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The Latest: Finns Party wants “moderate” climate actions


The Latest on Finland’s parliamentary election (all times local):

1:40 p.m.

While the debate over climate change has dominated the campaign for Finland’s parliamentary election, the populist Finns Party disagrees with other main parties on what measures to take.

Finns Party leader Jussi Halla-aho told reporters at a Helsinki polling station Sunday that “we want a more moderate and sensible climate policy that does not chase industries away from Finland to countries like China.”

The Finns Party, which ahead of Sunday’s vote has been polling in second place behind the opposition Social Democrats, has been gaining momentum among rural voters and others who find the climate change proposals of other political parties too daunting.

Some of those proposals include boosting the number of electric vehicles, cutting meat consumption through taxes and switching to more vegetarian food in public places like schools.

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12:40 a.m.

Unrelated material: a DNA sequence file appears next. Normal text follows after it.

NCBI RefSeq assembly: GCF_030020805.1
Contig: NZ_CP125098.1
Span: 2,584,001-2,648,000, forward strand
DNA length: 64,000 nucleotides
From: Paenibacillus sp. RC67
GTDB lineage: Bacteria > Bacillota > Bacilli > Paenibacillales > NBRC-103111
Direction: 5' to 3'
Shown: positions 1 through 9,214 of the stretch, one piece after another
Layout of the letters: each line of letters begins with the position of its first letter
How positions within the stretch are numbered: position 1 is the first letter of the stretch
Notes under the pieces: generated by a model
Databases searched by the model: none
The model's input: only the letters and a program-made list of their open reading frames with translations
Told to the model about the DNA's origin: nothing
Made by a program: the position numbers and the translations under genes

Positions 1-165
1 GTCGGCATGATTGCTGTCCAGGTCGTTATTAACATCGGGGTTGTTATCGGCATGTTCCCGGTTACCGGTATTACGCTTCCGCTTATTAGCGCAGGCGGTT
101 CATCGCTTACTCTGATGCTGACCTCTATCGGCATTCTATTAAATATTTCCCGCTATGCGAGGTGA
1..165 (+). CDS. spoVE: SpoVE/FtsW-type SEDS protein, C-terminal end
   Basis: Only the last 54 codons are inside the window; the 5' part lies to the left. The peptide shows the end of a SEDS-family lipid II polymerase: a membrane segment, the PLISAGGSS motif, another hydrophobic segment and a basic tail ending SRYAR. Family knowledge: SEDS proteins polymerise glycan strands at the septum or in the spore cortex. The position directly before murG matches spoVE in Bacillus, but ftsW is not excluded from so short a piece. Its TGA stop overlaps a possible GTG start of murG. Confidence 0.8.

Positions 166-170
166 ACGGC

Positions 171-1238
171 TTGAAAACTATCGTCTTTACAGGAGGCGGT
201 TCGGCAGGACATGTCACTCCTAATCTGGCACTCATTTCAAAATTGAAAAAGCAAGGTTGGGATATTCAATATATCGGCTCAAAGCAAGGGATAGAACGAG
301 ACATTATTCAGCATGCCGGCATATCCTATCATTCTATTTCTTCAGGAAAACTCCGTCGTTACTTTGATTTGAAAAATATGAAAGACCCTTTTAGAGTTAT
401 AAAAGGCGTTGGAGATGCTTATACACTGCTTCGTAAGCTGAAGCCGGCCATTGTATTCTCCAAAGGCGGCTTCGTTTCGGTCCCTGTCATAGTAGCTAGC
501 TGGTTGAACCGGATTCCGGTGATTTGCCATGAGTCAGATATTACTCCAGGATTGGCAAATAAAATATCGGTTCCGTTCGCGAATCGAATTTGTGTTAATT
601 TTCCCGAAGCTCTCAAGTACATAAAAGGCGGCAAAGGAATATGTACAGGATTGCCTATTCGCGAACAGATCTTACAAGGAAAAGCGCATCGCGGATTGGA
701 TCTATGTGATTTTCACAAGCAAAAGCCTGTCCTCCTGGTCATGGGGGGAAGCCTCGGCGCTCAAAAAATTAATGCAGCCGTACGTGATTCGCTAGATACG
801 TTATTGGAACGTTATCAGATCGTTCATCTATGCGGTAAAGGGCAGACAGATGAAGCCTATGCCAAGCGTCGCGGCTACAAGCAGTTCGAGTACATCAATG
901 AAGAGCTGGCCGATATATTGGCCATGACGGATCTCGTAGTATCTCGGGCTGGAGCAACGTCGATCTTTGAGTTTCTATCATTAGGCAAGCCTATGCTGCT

Greenpeace is calling the parliamentary vote in Finland the “climate election,” saying that “never before has climate and the limits of planet Earth been discussed with such seriousness in Finland.”

Sunday’s vote in the European Union member of 5.5 million people is taking place in a Nordic country that has one-third of its land above the Arctic Circle and where climate policy has emerged as a key election topic.

Voter Sofia Frantsi, 27, an architect from Helsinki, told The Associated Press “for everybody, it’s about the climate. It’s kind of a climate election.”

Greens lawmaker Emma Kari told the AP that “it’s clear a vast majority of Finns is hoping the new parliament takes climate action.”

Voters were choosing between 2,500 candidates from 19 political parties and movements for the Eduskunta legislature’s 200 seats.

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7 a.m.

Voters in Finland are casting ballots in a parliamentary election after fierce debates over how best to tackle climate change dominated the campaign, even overshadowing topics like reforming the nation’s generous welfare model.

Sunday’s vote in the European Union member of 5.5 million people is taking place in a Nordic country that has one-third of its territory above the Arctic Circle.

The center-left Social Democratic Party tops a recent poll with 19% support. The populist Finns Party, however, is polling in second place with 16% support and has been gathering momentum among voters who find the climate change sacrifices proposed by other political parties too daunting.

Some 36% of eligible voters have already cast their ballot in advance, choosing between 2,500 candidates from 19 political parties and movements for the Eduskunta legislature’s 200 seats.



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